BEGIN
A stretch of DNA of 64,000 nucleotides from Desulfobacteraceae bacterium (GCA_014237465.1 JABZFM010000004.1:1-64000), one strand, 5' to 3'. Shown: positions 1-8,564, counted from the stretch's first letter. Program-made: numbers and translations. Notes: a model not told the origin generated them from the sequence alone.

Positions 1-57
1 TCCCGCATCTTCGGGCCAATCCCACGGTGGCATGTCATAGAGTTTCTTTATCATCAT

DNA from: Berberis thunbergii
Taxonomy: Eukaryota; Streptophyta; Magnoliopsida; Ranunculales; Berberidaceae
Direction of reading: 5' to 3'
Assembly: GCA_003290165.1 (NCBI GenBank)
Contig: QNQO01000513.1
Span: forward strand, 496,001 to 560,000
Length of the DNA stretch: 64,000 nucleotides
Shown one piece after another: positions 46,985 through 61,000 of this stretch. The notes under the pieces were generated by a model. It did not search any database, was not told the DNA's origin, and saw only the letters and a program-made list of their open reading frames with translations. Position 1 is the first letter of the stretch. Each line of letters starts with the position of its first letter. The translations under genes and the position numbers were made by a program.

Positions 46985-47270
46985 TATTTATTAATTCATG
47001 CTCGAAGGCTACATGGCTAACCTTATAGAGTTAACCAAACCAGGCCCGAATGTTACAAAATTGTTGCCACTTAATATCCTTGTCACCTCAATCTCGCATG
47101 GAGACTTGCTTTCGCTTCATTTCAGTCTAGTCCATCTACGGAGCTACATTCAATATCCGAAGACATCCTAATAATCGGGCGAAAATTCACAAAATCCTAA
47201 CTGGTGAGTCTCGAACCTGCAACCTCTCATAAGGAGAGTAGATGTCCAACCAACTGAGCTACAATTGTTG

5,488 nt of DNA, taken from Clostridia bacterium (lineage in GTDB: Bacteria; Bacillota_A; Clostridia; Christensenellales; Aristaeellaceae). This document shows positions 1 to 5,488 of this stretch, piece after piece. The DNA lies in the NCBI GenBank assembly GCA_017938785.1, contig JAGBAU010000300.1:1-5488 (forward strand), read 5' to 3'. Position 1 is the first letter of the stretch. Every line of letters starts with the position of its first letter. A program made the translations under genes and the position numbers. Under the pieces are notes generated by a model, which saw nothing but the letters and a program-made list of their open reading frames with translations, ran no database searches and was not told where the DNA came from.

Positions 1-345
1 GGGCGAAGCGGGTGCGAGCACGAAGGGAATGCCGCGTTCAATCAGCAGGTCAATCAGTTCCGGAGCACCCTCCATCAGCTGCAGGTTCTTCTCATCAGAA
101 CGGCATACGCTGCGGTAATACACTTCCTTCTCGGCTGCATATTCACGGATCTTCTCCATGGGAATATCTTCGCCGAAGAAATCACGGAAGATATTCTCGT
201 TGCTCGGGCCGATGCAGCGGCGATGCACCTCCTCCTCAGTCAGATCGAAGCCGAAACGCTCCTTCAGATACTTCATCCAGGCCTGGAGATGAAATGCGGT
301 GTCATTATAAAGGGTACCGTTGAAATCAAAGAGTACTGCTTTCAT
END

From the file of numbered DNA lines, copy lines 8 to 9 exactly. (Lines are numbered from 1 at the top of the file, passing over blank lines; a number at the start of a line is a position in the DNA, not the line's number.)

Contig: QNQO01000513.1
Span: forward strand, 496,001 to 560,000